Evidence of difference in landings and discards patterns in the English Channel and North Sea Rajidae complex fishery

Type Article
Date 2021-10
Language English
Author(s) Amelot MorganeORCID1, 2, Batsleer JurgenORCID2, Foucher EricORCID1, Girardin RaphaelORCID1, Marchal PaulORCID1, Poos Jan JaapORCID3, Sys Klaas4
Affiliation(s) 1 : IFREMER Centre Manche-Mer du Nord, France
2 : Wageningen Marine Research, PO Box 68, 1970 AB, IJmuiden, the Netherlands
3 : Wageningen University & Research, the Netherlands
4 : ILVO, Flanders Research Institute for Agriculture, Fisheries and Food, Animal Sciences Unit – Fisheries and Aquatic Production, Ankerstraat 1, 8400, Oostende, Belgium
Source Fisheries Research (0165-7836) (Elsevier BV), 2021-10 , Vol. 242 , P. 106028 (11p.)
DOI 10.1016/j.fishres.2021.106028
WOS© Times Cited 1
Keyword(s) Retention patterns, Vulnerability, Discards, Rajidae, Multi-species production model
Abstract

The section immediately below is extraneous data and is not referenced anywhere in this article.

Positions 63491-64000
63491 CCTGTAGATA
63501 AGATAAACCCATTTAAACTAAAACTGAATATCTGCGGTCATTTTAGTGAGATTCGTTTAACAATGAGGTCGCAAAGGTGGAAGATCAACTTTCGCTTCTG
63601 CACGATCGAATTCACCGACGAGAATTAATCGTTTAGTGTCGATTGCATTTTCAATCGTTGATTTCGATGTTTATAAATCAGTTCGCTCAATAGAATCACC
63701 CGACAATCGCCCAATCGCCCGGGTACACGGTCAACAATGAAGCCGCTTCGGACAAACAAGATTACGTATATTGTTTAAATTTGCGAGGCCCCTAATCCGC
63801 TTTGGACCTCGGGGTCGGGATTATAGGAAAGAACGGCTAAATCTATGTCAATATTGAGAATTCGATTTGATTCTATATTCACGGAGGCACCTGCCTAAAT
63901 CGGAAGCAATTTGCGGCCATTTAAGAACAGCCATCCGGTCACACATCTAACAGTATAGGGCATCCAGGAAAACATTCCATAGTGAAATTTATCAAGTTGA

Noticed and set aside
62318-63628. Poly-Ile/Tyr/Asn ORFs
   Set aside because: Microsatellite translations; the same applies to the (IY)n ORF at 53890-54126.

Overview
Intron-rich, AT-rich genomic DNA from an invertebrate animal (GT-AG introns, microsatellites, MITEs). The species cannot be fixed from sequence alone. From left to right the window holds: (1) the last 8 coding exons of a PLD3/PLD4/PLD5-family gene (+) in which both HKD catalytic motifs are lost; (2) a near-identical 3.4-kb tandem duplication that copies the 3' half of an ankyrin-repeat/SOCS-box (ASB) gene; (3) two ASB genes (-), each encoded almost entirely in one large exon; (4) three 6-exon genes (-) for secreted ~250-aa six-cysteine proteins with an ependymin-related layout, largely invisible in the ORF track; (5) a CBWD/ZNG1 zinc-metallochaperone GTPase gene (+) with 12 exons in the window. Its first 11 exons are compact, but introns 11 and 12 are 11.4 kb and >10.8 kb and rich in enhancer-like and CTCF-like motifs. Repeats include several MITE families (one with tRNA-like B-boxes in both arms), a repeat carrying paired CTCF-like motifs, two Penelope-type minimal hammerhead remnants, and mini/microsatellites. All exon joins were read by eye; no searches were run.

Bycatch species such as skates and rays are for most of them not subject to analytical stock assessment. However, their life history characteristics increased their vulnerability to fisheries. In the English Channel and North Sea area, the three main landed Rajidae species are Raja clavata, Raja brachyura and Raja montagui. The current management measure is a global TAC, common for all Rajidae species. Data to process analytical stock assessment are not available for these species, particularly discards data. A Bayesian multispecies biomass production model, following separately the landings and discards was applied to these stocks. This model provided proxies of reference points (MSY and BMSY) per species. All stocks were depleted in 1990 and are now rebuilding. However, rebuilding speeds are different within the complex, R. clavata being the fastest and R. brachyura the slowest. Furthermore, the proportion of the discards and landings to biomass differ between species, highlighting species specific fishing strategies. Differences in vulnerabilities within the Rajidae complex might be caused by the variability of life history parameters between species as well as landings and discards pattern differences. This second factor, usually not considered for data limited stock assessment, is particularly relevant for highly discarded chondrichthyans species, and might be considered when choosing new methodology to asses Rajidae stocks.

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